How to tell feds what you think about Georgia plan to change Medicaid

(PHOTO via Dreamstime/TNS)
(PHOTO via Dreamstime/TNS)

If you’ve got something to say about Gov. Brian Kemp’s Medicaid waiver proposal, the federal government is listening.

The U.S. Centers for Medicare and Medicaid Services said it received Kemp’s proposal to partially expand Medicaid in Georgia, and it now must accept public comments for 30 days. Comment closes Feb. 7.

The proposal would offer Medicaid to any poor Georgian who can perform certain activities for 80 hours a month. That includes work at a job or registered nonprofit, or getting higher education. It doesn’t include personal work such as caretaking for a family member with dementia or a baby. Most poor new mothers lose Medicaid coverage after 60 days.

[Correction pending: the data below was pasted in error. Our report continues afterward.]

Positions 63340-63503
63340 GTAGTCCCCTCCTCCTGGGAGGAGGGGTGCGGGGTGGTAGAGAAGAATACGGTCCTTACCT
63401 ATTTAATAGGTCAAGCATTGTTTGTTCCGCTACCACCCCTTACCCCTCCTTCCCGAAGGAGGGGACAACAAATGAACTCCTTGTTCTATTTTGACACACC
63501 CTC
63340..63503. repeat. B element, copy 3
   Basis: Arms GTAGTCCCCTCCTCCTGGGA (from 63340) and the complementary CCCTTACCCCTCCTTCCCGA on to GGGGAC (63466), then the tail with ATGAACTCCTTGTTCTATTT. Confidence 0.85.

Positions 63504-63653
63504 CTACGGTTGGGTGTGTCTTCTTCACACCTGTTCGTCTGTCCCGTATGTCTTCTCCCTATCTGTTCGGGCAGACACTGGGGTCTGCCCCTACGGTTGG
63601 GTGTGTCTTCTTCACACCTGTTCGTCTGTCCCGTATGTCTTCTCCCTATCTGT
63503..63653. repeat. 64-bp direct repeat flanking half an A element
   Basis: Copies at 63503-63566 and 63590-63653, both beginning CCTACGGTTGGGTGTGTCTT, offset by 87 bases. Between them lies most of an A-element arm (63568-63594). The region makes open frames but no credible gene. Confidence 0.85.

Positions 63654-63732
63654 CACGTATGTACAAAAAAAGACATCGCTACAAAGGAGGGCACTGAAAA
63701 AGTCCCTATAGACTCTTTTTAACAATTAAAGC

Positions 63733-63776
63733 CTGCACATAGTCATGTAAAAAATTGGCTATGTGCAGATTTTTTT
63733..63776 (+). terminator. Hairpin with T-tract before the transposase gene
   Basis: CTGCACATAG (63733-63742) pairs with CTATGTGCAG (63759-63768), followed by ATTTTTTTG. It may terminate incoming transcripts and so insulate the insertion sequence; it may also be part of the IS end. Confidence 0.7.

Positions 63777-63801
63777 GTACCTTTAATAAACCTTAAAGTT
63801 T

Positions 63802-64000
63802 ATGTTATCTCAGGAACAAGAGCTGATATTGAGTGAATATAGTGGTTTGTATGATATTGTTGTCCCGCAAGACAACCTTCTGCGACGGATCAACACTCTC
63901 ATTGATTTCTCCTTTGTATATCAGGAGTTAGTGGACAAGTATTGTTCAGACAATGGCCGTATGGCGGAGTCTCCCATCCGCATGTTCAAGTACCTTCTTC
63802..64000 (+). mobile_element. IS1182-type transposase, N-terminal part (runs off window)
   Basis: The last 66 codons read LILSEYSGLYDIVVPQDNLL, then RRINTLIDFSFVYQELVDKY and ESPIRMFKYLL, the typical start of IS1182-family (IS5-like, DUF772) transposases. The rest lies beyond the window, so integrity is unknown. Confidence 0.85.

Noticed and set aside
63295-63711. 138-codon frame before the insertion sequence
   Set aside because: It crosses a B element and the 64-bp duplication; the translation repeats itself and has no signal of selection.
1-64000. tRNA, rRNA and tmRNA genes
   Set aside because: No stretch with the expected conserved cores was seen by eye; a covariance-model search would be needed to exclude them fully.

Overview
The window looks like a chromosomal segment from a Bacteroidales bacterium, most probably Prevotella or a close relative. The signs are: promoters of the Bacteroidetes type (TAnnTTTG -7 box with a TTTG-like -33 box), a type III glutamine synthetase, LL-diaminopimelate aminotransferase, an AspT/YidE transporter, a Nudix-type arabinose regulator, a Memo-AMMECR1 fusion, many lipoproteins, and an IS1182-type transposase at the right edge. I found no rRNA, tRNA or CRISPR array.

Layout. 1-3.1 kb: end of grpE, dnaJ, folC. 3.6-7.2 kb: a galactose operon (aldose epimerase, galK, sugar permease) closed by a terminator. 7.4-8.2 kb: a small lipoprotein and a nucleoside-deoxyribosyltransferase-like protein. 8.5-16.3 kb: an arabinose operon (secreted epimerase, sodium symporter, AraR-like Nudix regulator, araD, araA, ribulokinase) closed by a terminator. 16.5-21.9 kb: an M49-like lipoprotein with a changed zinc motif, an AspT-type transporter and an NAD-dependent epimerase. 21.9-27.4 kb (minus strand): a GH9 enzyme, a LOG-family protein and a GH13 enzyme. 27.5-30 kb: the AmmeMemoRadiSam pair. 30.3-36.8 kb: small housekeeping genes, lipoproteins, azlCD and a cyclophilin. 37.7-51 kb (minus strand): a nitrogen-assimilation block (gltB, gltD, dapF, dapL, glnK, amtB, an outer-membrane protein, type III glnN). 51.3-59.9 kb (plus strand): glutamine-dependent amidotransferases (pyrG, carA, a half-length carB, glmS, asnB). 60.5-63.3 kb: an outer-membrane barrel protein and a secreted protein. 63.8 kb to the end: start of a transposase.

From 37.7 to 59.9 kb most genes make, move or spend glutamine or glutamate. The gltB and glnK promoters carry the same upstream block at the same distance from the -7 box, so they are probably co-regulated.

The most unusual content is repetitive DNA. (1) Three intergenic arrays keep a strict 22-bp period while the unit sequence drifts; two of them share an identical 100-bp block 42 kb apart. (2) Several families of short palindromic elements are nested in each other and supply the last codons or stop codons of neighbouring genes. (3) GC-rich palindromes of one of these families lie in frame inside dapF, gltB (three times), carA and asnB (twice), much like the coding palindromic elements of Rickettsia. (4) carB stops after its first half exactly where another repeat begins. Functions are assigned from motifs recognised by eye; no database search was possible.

People who already receive Medicaid would remain covered, including children and people federally designated as disabled.

The proposal’s aim is to get people covered first through Medicaid and then, if they get jobs, move them to employer insurance.

The proposal is expected to cover about 50,000 people who didn’t have coverage before, out of about 400,000 poor Georgians who lack insurance; the rest probably either won’t or can’t fulfill the requirements, according to the proposal’s forecasts.

The link to comment on the proposal, called an 1115 waiver or Georgia Pathways to Coverage, is posted on the federal website. Click this link and then click the “Answer Questionnaire” button:


For more information, The Atlanta Journal-Constitution published a front-page story on the 1115 waiver Nov. 5. Here's a link to that story: Kemp's Medicaid plan would cover thousands, but not most, of Georgia's poor

And the AJC published a story with more details on the front of the Metro section Dec. 4. Here's a link to that: Kemp's health care waivers a matter of perspective

Kemp has an additional proposal to reshape the Affordable Care Act exchange, but that has not been opened for comment yet.

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